Size Doesn’t Matter But Style Does

Blog reader J.Olson contributed this comment to Dan Appell’s post Draft: Newcastle + Brechin Neighbourhood Plan. Posted here for further discussion.

Size doesn’t matter but style does. The comparison between the two projects as offered is irrelevant. Both projects are mall redevelopments, both are mixed use projects, both have vehicle access through the development site. The planning frameworks for these projects are however quite different and this is where style does matter.

There are several points to be made in the case of Oakridge Mall;

• All major projects in Vancouver are required to provide 20% non-market housing and to provide park space at a rate of 2.75 acres per 1000 population. These obligations are non-negotiable.

• The Oakridge Policy Statement does not confer development rights or height allowances, these rights will be the subject of a future project based public re-zoning process, followed by a Development Permit process.

• The City will require a road dedication as a condition of re-zoning and this also is not negotiable.

• The Oakridge Policy Statement is the result of a very public process. It is a design process characterized by negotiations between the proponent’s urban design team and the Cities’ own staff urban designers. (Urban Designers are trained both in architecture, planning and increasingly in sustainable development principles and strategies.)

• The public process for Oakridge Mall required the presentation of a 1:500 scale physical model that included the surrounding context of the project. Slick video presentations were not allowed.

• It is made very clear through this design and consultation process exactly what is being proposed and what a citizen can ultimately expect to see built.

Port Place Mall is a very different story;

• The Downtown Plan 2002 articulates 6 guiding principles for the downtown. Unlike the Oakridge Policy Statement which deals with a single project the Downtown Plan 2002 is not specific to Port Place Mall.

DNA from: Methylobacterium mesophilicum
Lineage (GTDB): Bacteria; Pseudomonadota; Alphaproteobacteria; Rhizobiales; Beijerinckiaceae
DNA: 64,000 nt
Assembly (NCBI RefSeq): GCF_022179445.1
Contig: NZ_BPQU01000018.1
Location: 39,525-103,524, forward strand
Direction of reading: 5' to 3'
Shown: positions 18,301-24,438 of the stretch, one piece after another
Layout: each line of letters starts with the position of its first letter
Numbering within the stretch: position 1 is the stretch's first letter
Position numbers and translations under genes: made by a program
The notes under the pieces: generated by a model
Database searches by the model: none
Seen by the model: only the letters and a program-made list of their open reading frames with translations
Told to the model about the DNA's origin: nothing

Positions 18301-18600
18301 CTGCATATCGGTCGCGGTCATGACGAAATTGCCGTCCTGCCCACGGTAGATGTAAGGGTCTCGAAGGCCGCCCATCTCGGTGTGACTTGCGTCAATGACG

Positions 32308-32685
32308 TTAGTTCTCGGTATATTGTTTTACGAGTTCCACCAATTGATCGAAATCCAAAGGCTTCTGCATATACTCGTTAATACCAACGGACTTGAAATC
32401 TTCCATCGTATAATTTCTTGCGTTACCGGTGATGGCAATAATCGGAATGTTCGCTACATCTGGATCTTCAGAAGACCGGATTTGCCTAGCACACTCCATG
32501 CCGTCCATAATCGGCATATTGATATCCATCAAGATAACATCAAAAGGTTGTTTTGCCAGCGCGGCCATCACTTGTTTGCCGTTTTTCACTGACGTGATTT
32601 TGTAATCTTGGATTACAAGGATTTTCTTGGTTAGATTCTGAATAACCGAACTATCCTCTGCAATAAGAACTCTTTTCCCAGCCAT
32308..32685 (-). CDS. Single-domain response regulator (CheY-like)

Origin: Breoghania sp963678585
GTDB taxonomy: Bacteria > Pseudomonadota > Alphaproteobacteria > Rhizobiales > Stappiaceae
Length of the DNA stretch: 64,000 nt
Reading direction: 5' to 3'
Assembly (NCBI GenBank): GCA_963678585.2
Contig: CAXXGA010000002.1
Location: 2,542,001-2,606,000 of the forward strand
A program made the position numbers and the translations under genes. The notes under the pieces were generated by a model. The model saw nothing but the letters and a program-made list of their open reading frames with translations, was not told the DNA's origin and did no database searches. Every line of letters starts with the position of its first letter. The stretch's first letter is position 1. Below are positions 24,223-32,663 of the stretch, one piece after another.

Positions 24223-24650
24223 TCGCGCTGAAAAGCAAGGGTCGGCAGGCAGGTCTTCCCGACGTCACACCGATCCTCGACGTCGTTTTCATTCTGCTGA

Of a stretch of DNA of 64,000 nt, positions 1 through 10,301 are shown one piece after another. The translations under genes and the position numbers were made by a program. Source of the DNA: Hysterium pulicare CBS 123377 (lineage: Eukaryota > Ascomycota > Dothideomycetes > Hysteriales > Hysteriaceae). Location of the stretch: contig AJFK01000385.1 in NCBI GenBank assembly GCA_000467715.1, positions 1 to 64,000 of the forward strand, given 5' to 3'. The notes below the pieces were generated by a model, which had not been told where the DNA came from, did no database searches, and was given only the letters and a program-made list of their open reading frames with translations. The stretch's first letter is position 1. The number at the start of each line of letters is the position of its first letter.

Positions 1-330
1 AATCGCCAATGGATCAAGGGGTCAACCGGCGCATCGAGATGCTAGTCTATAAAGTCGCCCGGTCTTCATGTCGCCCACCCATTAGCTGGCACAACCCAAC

• The Downtown Plan 2002 creates Character area 10, Harbourpark and denotes the area as a high rise zone, and further defines high rise as 6 stories or more. I seriously doubt that any citizen would realize that this means just about any height you like, regardless of the so called extensive public consultation.

• The Downtown Zoning Bylaw 2005 is 273 pages long and it contains a single line in section “for those properties with a sub-designation ‘h’, the height of a building shall not exceed 87 metres (285 feet)”. Again I suggest that this is hardly an appropriate public consultation process.

• City Council conferred the “h” designation on its own “hotel site” without consultation.

• The recent Port Place Mall rezoning application is the most recent site to receive the “h” designation a few weeks after public presentation of First Capital’s proposal. Again hardly a consultation process.

• The Downtown Design Guidelines 2008 illustrate 6 stories of development at Port Place Mall. It is difficult to see how this document could possibly inform the citizen of what to expect in terms of high-rise development. It is more of a ruse than anything else.

• The proposed road through the site is not a dedicated road at all but rather a parking lot masquerading as a public street and a poor imitation of one at that. Neither the City nor the citizen has any public right to use this so called road.

• The City of Nanaimo failed to negotiate any significant public benefits in exchange for the right to permanently shadow public space and park space while at the same time permitting the demolition of existing indoor public space of cultural and historical value. (Yes, it’s privately owned but it is public in nature and function.)

The essential problem with the planning process in Nanaimo is that it is not design based, it is not project based, and it is not meaningfully consultative even if it took 8 years to establish a few lines of public policy. There are no urban designers, landscape architects, or architects on staff at the City of Nanaimo. There is no one prepared to protect the public realm at city hall and that is the difference in style………………………………..